Friday, November 6, 2015

Posting the heck out of the day: The LDS Policy Adjustments

The recent policy adjustments from my church (Mormon) have had me in tears. So I took it upon myself to research the issue and drown my sadness in Diet Coke. 

I pretty much drown everything in Diet Coke.

Here are a few points I would like to make that I have recently learned, or reminded myself that I learned long ago based on information readily available.

The LDS church does not seek to drive wedges between family members. I would not remain a member of an organization that did.

No child can get baptized without the approval of their parents. This has been the case in the Mormon church for some time, at least since the mid 80's when I was a missionary in Central America. By the same token, nor can a married adult be baptized without the consent of their spouse. A child from a polygamous family cannot either.

There are groups of people and areas of population where the LDS church treads very carefully so as not to put the safety of the native people in jeopardy. Take, for example, the proselyting in communist countries, or of Muslims. There are cultural differences that make it deadly for those in some cultures to convert to Mormonism/Christianity. Policy's that have been in place for some time are an issue of safety. 

The LDS church has a responsibility to all those who choose to be baptized. Those who are considering becoming a member of the LDS church should not have to choose between their membership and having a place to live or food to eat. They should not have to make a choice between their religious beliefs and their family. 

The only way same sex married couples would be able to live as their son or daughter believes as new members their parents should live would be for the couple to split up, and that is not what the LDS church wants. No prophet of god would ask that any child, or anyone in a culture that would harm them,  to have to choose between their family and their religious beliefs -- though some have made that choice.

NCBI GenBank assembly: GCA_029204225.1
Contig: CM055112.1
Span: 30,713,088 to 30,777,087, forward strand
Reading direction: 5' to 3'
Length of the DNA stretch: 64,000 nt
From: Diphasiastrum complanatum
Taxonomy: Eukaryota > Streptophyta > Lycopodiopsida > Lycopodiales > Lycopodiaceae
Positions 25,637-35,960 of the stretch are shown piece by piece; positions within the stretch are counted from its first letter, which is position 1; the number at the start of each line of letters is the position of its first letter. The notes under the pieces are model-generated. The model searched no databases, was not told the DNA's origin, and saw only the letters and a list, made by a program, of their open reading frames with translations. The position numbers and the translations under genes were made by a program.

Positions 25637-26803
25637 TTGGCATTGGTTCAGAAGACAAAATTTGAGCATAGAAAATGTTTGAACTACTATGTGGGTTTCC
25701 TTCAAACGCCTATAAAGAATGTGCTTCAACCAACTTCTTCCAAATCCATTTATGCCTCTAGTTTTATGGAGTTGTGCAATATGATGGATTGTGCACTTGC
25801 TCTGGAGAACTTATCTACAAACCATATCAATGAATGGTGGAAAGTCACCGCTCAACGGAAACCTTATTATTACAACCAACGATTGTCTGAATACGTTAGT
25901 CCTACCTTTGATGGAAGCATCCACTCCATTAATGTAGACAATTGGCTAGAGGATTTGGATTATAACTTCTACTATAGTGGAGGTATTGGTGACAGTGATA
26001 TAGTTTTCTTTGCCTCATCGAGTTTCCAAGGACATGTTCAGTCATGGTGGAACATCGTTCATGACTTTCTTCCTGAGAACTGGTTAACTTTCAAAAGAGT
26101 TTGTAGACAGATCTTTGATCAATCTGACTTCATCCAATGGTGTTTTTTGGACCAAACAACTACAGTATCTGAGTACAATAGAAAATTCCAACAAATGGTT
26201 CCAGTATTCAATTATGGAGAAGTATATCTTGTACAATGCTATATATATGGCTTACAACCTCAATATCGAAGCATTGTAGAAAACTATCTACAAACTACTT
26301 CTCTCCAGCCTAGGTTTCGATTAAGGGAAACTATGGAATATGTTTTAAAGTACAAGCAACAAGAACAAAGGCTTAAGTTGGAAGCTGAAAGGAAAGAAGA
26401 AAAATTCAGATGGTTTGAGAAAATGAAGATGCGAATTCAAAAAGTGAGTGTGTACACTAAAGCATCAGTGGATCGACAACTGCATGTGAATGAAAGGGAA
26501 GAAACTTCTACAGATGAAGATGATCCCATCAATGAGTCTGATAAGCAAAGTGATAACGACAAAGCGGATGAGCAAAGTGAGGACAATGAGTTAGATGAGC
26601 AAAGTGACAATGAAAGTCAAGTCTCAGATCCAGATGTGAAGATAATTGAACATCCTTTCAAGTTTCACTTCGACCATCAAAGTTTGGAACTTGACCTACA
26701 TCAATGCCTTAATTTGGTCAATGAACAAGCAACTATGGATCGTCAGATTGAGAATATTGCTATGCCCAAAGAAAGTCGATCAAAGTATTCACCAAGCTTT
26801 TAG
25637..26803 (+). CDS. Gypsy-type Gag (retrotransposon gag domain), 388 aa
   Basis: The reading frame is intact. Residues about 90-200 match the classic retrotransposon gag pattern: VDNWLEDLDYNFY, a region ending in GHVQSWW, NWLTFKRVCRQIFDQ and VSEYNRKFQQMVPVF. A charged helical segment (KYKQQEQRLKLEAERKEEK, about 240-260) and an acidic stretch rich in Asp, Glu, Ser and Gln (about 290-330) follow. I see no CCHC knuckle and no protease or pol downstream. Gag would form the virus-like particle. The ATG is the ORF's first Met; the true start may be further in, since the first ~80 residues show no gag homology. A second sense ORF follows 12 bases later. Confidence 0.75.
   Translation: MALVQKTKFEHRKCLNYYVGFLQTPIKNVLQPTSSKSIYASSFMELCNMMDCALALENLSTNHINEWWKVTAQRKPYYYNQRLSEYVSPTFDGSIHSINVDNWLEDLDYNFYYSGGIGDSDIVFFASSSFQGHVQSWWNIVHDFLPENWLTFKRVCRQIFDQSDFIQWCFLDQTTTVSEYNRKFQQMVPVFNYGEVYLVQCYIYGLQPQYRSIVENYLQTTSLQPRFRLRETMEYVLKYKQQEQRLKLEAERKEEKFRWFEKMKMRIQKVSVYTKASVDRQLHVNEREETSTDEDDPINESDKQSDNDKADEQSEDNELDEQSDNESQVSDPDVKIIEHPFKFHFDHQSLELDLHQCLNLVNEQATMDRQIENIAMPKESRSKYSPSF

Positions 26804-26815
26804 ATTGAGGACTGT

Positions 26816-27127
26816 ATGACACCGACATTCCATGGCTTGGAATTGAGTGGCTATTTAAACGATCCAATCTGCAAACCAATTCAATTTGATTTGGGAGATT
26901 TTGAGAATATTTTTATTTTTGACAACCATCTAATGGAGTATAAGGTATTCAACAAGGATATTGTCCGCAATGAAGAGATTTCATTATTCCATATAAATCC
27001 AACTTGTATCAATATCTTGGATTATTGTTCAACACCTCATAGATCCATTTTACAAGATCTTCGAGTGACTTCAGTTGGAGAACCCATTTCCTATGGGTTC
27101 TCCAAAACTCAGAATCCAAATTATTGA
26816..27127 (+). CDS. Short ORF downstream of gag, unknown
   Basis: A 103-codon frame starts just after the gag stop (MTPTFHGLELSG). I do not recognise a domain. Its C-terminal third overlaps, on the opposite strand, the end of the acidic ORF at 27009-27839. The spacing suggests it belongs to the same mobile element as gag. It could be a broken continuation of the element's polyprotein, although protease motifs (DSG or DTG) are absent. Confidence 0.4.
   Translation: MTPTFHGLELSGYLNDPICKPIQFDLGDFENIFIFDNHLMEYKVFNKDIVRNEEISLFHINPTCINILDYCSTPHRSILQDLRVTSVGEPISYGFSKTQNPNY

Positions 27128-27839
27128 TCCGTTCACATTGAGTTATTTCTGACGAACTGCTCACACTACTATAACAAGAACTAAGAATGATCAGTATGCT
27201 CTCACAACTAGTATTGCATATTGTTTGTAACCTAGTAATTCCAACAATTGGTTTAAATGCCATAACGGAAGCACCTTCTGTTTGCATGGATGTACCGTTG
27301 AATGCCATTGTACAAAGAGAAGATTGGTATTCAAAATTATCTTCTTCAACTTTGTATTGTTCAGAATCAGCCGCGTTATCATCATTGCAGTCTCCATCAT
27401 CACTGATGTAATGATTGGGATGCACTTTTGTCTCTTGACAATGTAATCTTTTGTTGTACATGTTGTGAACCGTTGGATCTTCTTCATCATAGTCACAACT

Regarding the referring to same-sex married couples as apostates. Apostate is a strong word that we associate with anti-Mormons who cause pain to members of the church both in modern and ancient times. The current, accepted definition is thus: A person who renounces a religious or political belief or principle.

Same sex marriage is at odds with the purpose of the church. It is possible to be gay without being considered an apostate. I am generally not considered an apostate – at least not by my bishop or stake president. But for a Mormon to marry one of the same sex would be considered generaly to be a renunciation of belief, an act of defiance – for lack of a better word. Dissenter, maybe? A subversion? That action would buck key issues of LDS belief and would be a step toward apostasy.

Second is the issue of judging and being judged. Judgment is not mine. Judgment is not yours. Judgment is His. And sometimes he delegates judgment to his servants. No one else.

A point I would like to make: People are being treated individually. This is not a blanket that covers anyone to shield them from the light. Bishops and stake presidents/mission presidents have been instructed to handle any exception themselves. Personally. This requires meeting with those involved who wish to be represented.

Are there extras that have to happen for any child who is in a home where the heads of that home are considered to have apostatized from the church? Yes. There may be extra steps they would need to take for other reasons as well. I myself had extras I had to do in order to marry my wife because I am a gay man. 

We are treated like individuals.

I must tell you that I am feeling much better about the recent events after I studied a bit and kept an attitude of prayer. While I grieve for those who are hurt by this action, I rejoice in the fact that God is just, and that His judgment will be fair and will be made out of love for us – with our best interest in a mind that is infinitely more complex than ours.


  1. You might find this helpful as well.

  2. I know that my marrying my husband 4 years ago was NOT an act of defiance but an act of love. I also know that God sent him into my life for a precious reason. Our love has grown exponentially and the fruits of our love has blessed my family, his family and our community in so many ways. God is far greater than the Mormon Church.